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Subject: Re: DON CARLO Recordings
From: Vesna Danilovic <[log in to unmask]>
Reply-To:Vesna Danilovic <[log in to unmask]>
Date:Mon, 7 Aug 2017 19:06:14 -0400
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On Sat, Aug 5, 2017 at 7:12 PM, William Fiorelli <[log in to unmask]>
wrote:

> I have an number of DON CARLO CDs in my collection and recently read
> through a discography.  I am not familiar with the following two recordings
> and am interested in your opinions.  Thanks!BILL
> DON CARLO ( 5 ACT version)  Santini, Labo, Christoff, Stella, Cossotto,
> Bastianini, Vinco, 1961
> DON CARLO ( 4 ACT version) Santini, Filippeschi, Christoff, Stella,
> Nicolai, Gobbi, Neri, 1954


At first I was surprised that nobody replied onlist to this query because
there are quite a few DON CARLO aficionados here, but then this also shows
that there are probably no champions of these two sets. Both are early
studios and one would think they would be more than just souvenirs from the
time when this opera was not much recorded. I think that Santini's boring
conducting on both sets and a variable cast make them both almost, but not
entirely, forgettable for some listeners.

That said, I heard only the later of these two recordings because it was
the only studio recording of Bastianini's Posa, whose rich voice comes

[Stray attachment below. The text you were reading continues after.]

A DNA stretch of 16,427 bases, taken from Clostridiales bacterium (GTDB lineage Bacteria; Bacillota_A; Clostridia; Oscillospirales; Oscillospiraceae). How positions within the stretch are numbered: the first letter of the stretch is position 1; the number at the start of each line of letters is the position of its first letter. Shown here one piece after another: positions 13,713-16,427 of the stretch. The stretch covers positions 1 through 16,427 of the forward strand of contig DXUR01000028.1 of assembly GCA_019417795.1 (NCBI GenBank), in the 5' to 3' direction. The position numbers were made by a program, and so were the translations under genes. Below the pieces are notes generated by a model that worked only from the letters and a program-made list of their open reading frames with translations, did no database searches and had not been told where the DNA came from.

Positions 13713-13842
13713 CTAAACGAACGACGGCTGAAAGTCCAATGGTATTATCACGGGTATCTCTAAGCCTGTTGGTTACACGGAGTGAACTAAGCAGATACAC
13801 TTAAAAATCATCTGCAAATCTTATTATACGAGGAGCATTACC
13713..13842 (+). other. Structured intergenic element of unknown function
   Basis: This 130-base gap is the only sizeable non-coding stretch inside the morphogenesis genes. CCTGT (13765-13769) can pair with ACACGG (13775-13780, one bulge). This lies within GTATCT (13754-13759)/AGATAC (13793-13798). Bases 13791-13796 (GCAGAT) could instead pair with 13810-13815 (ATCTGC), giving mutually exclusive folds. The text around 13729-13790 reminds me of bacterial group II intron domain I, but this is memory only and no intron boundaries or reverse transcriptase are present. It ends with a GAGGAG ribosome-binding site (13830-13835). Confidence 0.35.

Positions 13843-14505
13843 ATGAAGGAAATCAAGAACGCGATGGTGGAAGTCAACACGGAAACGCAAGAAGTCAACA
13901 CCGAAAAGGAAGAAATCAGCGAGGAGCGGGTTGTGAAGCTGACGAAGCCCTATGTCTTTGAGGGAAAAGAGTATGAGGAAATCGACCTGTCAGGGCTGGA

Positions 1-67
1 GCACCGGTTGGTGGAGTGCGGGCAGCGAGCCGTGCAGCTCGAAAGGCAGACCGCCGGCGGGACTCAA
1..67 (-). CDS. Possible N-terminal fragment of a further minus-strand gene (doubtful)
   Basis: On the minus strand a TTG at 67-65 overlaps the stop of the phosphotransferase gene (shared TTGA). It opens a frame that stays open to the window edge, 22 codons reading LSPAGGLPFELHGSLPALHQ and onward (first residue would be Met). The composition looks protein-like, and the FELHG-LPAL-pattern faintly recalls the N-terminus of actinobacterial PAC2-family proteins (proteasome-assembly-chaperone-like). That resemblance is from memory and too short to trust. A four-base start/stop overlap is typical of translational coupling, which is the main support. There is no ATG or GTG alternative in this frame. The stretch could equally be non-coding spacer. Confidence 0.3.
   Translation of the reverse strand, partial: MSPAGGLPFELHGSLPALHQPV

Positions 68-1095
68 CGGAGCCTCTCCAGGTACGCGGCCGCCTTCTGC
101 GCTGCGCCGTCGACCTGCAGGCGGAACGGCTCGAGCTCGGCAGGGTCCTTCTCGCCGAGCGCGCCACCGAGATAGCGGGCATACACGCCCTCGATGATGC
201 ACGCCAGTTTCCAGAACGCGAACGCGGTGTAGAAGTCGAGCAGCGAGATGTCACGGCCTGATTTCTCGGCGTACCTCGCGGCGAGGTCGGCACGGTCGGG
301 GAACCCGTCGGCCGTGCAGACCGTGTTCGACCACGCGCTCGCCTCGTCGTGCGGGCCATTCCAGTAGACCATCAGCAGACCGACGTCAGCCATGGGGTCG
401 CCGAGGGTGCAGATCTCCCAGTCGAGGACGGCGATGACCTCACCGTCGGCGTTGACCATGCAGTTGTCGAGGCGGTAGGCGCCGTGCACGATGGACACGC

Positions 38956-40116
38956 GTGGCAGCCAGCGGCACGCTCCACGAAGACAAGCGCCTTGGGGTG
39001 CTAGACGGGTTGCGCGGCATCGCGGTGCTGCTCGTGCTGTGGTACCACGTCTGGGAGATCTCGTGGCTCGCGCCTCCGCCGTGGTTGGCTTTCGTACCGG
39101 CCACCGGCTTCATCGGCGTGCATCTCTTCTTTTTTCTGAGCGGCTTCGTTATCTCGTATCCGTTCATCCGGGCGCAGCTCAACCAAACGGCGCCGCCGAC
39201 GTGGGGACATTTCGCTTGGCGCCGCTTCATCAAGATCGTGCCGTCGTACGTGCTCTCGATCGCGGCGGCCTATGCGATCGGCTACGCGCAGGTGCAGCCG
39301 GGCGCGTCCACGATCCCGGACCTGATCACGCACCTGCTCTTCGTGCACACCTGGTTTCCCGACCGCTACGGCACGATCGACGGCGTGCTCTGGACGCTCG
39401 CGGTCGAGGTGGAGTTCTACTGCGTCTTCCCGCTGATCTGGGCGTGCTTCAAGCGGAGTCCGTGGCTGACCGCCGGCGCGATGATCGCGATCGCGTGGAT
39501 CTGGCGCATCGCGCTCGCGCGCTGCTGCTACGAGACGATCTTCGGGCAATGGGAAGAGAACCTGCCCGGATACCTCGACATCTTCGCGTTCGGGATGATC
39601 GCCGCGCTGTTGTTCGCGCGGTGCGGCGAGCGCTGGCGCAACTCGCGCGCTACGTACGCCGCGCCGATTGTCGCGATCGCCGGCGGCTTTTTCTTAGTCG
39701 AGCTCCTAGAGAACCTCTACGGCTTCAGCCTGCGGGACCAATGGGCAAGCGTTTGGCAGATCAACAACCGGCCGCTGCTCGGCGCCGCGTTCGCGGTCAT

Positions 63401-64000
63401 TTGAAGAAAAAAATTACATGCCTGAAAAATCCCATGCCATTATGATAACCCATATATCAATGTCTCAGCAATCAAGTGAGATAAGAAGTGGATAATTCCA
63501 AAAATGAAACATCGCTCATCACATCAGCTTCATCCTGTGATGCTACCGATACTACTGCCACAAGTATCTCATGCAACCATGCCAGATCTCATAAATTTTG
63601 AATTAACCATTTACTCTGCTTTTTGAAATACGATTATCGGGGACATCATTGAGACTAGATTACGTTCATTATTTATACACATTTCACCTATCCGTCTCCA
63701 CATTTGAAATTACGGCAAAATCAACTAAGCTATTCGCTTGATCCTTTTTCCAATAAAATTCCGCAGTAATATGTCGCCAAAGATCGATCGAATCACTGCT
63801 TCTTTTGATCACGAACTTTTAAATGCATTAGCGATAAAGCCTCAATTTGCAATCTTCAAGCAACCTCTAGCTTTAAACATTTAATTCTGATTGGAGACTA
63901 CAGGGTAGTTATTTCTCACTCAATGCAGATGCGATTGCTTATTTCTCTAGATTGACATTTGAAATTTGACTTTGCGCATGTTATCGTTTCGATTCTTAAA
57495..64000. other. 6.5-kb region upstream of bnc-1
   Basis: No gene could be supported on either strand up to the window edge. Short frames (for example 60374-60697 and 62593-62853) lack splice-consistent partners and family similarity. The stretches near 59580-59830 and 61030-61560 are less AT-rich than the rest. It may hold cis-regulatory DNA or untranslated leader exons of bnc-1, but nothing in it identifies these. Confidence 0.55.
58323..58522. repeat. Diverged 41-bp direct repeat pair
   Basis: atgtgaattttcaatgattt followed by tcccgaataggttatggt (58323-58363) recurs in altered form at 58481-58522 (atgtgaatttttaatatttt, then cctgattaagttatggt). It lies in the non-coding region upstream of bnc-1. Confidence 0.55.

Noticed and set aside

through with the same brilliance as on his great live performances, and
that alone makes this set worthwhile to get. I would also add Christoff's
imposing King Philip (to my ears even better than on the legendary '58 live
from ROH) and one of the better Dona Carlos on record, Flaviano Labo. I am
not as familiar with Labo but he strikes me as a true spinto tenor and I am
frankly mystified why he didn't have a major career. I hope Stella did
better on the first set because here you can hear some lovely singing but
devoid of any interpretive insight (by contrast, she is a wonderful
Maddalena in the film version of ANDREA CHENIER with Del Monaco). The main
liability is Santini whose routine approach to the score often borders on
boredom but this is Verdi's masterpiece that is difficult to destroy. While
this is I believe the first studio to include the Fontainebleau scene (in
Italian) but then Santini makes many cuts elsewhere. So, if you love this
opera, I think you would enjoy the great Bastianini as Posa as well as
Labo's Don Carlo and Christoff's Phillip.

Just my two cents. Vesna

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